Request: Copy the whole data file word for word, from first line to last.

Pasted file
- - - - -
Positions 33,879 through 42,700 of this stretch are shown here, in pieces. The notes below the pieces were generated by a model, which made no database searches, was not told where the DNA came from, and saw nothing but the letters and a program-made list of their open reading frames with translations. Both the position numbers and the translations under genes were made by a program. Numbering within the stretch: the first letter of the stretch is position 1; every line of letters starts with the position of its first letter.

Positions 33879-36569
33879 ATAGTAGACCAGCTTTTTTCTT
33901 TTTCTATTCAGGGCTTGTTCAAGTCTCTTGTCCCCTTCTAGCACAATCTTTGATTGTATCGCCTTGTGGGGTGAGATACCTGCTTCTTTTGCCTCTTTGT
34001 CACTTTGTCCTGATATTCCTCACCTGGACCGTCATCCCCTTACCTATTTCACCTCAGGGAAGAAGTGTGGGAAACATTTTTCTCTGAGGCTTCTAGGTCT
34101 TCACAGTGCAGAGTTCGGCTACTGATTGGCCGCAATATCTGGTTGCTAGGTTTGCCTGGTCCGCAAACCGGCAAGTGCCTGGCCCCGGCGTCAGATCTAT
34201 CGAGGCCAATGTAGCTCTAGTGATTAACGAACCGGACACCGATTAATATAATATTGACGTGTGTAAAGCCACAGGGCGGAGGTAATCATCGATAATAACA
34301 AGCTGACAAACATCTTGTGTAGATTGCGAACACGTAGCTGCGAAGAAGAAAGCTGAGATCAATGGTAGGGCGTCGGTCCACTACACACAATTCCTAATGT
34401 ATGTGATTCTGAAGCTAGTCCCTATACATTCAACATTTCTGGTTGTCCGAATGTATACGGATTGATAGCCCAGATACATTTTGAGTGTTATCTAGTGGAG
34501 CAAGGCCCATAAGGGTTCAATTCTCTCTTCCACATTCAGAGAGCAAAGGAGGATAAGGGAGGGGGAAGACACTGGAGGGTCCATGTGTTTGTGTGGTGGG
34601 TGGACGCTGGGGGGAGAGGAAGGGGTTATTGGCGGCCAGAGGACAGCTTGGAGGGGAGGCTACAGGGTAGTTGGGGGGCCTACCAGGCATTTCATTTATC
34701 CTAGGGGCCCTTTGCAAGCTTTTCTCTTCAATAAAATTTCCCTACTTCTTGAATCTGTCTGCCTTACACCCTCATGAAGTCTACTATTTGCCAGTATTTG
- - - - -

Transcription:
Positions 33,879 through 42,700 of this stretch are shown here, in pieces. The notes below the pieces were generated by a model, which made no database searches, was not told where the DNA came from, and saw nothing but the letters and a program-made list of their open reading frames with translations. Both the position numbers and the translations under genes were made by a program. Numbering within the stretch: the first letter of the stretch is position 1; every line of letters starts with the position of its first letter.

Positions 33879-36569
33879 ATAGTAGACCAGCTTTTTTCTT
33901 TTTCTATTCAGGGCTTGTTCAAGTCTCTTGTCCCCTTCTAGCACAATCTTTGATTGTATCGCCTTGTGGGGTGAGATACCTGCTTCTTTTGCCTCTTTGT
34001 CACTTTGTCCTGATATTCCTCACCTGGACCGTCATCCCCTTACCTATTTCACCTCAGGGAAGAAGTGTGGGAAACATTTTTCTCTGAGGCTTCTAGGTCT
34101 TCACAGTGCAGAGTTCGGCTACTGATTGGCCGCAATATCTGGTTGCTAGGTTTGCCTGGTCCGCAAACCGGCAAGTGCCTGGCCCCGGCGTCAGATCTAT
34201 CGAGGCCAATGTAGCTCTAGTGATTAACGAACCGGACACCGATTAATATAATATTGACGTGTGTAAAGCCACAGGGCGGAGGTAATCATCGATAATAACA
34301 AGCTGACAAACATCTTGTGTAGATTGCGAACACGTAGCTGCGAAGAAGAAAGCTGAGATCAATGGTAGGGCGTCGGTCCACTACACACAATTCCTAATGT
34401 ATGTGATTCTGAAGCTAGTCCCTATACATTCAACATTTCTGGTTGTCCGAATGTATACGGATTGATAGCCCAGATACATTTTGAGTGTTATCTAGTGGAG
34501 CAAGGCCCATAAGGGTTCAATTCTCTCTTCCACATTCAGAGAGCAAAGGAGGATAAGGGAGGGGGAAGACACTGGAGGGTCCATGTGTTTGTGTGGTGGG
34601 TGGACGCTGGGGGGAGAGGAAGGGGTTATTGGCGGCCAGAGGACAGCTTGGAGGGGAGGCTACAGGGTAGTTGGGGGGCCTACCAGGCATTTCATTTATC
34701 CTAGGGGCCCTTTGCAAGCTTTTCTCTTCAATAAAATTTCCCTACTTCTTGAATCTGTCTGCCTTACACCCTCATGAAGTCTACTATTTGCCAGTATTTG